[Character and fate] are as symmetrically aligned in the novel as in Greek tragedy, and Warren seems to imply by that alignment yet another, and contrary, line of causation adequate to explain the action. What happens to most of the characters in the novel represents what they are at the deepest level. Their actions are a progressive and involuntary revelation of their inner natures, and death comes as a final epiphany of character. (p. 47)
Warren's intention in his...
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Mr. Warren's poetry has made itself felt, for some five decades, as a moral presence and a moral pressure of an unusual kind, and he is read by people who are genuinely interested in poetry. Since Promises (1956) the poems have grown steadily more impressive. He is not among the great originals of American poetry, yet, in their power to astonish, his poems resemble Melville's: there is the same tested and life-weary appeal to experience, with the sense of a fierce self-command maintained against all odds.
The modernism in Mr. Warren's poetry always seemed a displaced moralism. He refused to borrow, from Eliot or anyone else, new ways of organizing a poem: in this he was at several removes from the [Allen Tate] of "Ode to the Confederate Dead." What gave his early pieces the modern look was their use of such honorific abstractions as Time, and Hope, and Responsibility. Mr. Warren has become a better poet, to my mind, in proportion as he has learned to do without these. He is by temperament an observer of nature, a scholar of its morals, and an ironist when he is compelled to put nature side by side with morality. He can therefore be like Hardy, a little hard to take. But his vocabulary is more limited than Hardy's, and coaxes even more patiently, where decorum would lie in not coaxing at all. Mr. Warren sees, however, what few of us have seen. His poems draw their sustenance from a world of buzzards and swamps and forests...
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A fundamental coherence unifies Warren's whole body of poetry, as though it constituted a single poem drawn out in a fugal pattern…. Ultimately, in fugal fashion, his three master themes interlock, so that at any point in the poet's career we are likely to see simultaneous traces of all three themes—and in at least one instance, "The Ballad of Billie Potts," they fuse into perfect harmony. But for the most part each theme has in its turn a period of predominance over the other two. (pp. 33-4)
By virtue of their dialectical interaction, Warren's grand themes of passage, the undiscovered self, and mysticism imparted continuous tension and growth. (p. 35)
In Warren's first...
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Typically, the voice in Robert Penn Warren's Selected Poems, 1923–75 is situated in a moment, a boundary or threshold, where the meaning of time must be hazarded: "the future is always unpredictable. / But so is the past, therefore / At Wood's edge I stand and, / Over the black horizon, heat lightning / Ripples the black sky" ("Tale of Time," IV). In this threshold moment (and it is usually a narrative one for Warren, not a lyric one as for Eberhart and Ammons), the speaker historicizes himself by extending the moment in time, by creating time. The "Tale of Time," for example, is based upon the expansion of an "interim" of consciousness that the speaker feels at his mother's death: "the time / Between the...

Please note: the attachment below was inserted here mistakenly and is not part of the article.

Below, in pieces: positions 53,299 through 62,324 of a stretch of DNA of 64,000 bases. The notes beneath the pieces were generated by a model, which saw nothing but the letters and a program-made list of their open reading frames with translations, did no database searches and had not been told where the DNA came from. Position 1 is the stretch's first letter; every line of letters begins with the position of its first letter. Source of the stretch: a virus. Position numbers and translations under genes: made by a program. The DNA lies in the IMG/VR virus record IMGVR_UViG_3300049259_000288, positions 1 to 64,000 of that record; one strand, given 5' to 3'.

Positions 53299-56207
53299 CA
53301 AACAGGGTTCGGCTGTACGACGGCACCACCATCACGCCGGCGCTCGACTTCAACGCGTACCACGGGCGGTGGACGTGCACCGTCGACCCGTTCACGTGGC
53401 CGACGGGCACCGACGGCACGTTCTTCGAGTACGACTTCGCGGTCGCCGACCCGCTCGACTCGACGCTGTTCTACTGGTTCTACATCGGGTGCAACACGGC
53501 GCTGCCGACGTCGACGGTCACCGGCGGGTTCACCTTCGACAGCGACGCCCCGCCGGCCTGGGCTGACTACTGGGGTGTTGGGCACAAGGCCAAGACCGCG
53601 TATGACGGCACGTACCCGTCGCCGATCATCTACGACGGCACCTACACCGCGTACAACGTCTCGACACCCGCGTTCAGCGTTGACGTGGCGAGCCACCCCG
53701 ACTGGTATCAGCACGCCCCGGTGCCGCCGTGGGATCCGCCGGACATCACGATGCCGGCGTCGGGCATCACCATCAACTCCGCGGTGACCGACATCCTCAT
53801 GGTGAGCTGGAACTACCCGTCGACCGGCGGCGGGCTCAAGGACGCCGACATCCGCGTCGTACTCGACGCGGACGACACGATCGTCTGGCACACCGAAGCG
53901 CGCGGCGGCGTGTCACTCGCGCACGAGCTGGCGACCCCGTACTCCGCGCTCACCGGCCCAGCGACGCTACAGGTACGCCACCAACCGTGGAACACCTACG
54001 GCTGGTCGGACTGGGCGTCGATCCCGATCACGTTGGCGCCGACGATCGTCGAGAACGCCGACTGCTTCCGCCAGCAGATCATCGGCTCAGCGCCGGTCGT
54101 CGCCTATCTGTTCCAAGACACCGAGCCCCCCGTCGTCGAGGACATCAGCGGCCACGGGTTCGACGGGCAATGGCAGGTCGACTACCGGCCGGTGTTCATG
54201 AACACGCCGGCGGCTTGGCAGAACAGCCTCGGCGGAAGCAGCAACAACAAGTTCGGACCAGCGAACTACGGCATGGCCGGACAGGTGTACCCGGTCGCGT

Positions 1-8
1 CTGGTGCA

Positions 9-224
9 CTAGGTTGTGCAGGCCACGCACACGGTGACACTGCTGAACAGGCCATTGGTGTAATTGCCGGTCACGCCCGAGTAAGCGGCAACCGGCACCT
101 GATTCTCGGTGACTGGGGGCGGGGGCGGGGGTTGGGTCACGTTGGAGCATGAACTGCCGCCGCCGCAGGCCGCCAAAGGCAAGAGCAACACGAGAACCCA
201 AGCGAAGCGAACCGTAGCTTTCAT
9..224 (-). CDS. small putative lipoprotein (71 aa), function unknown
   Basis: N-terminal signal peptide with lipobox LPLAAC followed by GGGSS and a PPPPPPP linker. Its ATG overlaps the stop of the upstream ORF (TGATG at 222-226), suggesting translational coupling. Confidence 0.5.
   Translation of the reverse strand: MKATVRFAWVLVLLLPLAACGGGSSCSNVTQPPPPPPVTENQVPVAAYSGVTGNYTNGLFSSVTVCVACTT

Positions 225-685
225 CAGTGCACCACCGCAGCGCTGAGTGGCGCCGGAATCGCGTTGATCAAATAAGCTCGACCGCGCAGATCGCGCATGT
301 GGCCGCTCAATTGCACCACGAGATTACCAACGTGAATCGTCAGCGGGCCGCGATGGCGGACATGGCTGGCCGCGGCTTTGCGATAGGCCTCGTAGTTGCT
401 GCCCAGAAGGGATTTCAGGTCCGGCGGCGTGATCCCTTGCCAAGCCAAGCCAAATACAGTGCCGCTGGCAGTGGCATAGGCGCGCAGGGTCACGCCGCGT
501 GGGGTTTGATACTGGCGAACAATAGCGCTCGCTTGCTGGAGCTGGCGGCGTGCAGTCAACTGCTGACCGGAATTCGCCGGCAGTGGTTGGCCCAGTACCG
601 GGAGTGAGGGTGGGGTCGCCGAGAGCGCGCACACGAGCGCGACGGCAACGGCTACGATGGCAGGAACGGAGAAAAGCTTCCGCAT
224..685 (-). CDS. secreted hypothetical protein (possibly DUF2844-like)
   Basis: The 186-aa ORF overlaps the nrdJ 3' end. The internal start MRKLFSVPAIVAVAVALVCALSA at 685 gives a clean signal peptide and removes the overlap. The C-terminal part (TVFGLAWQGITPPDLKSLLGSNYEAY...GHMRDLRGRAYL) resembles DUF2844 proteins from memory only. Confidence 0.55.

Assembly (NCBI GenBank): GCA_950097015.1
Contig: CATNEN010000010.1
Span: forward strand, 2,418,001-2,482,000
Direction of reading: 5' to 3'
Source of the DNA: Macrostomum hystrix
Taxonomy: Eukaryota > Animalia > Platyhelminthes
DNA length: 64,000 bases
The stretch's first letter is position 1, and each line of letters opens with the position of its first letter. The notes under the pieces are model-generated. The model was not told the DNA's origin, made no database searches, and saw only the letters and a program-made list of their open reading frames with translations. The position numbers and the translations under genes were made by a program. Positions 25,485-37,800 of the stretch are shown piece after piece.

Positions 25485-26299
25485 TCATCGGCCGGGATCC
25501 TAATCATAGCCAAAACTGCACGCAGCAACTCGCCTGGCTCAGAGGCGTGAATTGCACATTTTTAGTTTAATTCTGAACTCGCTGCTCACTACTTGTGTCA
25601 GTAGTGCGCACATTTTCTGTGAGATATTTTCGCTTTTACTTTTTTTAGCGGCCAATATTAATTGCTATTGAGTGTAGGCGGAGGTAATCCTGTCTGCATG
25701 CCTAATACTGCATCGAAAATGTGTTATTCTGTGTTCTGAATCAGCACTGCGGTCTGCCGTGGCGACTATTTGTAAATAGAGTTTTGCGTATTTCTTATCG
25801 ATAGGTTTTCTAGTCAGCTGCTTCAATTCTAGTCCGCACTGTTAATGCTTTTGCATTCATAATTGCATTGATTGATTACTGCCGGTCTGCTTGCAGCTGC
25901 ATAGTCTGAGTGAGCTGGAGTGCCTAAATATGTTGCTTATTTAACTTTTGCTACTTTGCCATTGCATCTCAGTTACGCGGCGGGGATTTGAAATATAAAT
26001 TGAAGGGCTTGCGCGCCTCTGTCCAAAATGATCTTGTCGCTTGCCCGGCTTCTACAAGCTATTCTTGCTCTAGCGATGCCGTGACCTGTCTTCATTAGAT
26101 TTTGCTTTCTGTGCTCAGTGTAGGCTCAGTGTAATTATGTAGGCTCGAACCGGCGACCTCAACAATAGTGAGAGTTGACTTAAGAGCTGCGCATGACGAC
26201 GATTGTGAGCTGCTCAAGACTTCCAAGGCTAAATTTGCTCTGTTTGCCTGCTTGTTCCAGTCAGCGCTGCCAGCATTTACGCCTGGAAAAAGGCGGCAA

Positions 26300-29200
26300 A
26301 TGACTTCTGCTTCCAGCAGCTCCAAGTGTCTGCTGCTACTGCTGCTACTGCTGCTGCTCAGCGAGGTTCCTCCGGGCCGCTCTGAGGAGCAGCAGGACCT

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In The American Adam R.W.B. Lewis reminds us that during the nineteenth century many serious writers pictured America as a new Garden of Eden and saw the American as a new Adam, "a figure of heroic innocence and vast potentialities, poised at the start of a new history." The experience of the past century, however, has shattered the validity of such a myth. The serious American of today is more likely to see himself as a tainted anti-hero whose potentialities have been dissipated by imperialist expansion, racial discord, economic catastrophe, and a seemingly interminable series of wars.
If anything, our attitude today has swung too far in the direction of despair. The contemporary writer,...
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Lionel Trilling once wrote of E. M. Forster that he refused to be great—by contrast, presumably, with D. H. Lawrence, who insisted upon greatness. I am saying that those American poets who, under different circumstances, might make a leap toward greatness seem to have decided not to leap. It is not that present circumstances are in themselves desperately unpropitious. Who knows anything, in any case, about the circumstances that favor major work? It is that grandeur, especially of the bardic kind, is out of phase. Poets are more confident that something good may arise from the process of adding one fairly well-shaped brick to another. (pp. 9, 88)
Warren is exemplary in assessing the properties of...
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Warren has spoken often of Randall Jarrell's admonition that the true poet stays out in the rain and waits to be struck by the lightning. In poems that range from early iambic monotony to images of virulent, if disorderly power to a late and soaring architecture of the individual heart, Warren has submitted himself to that lightning. His character, his art, is the conduit of the violent and essential energy of the universe.
[Harold] Bloom, rightly, has said that Warren wants to be a hawk of life. As poet he is hawk-like, imperial and imperious, gliding over and holding in thrall everything that is. He rarely relaxes or clowns or indulges in the slighter uses of poetry. He has explored a continuous...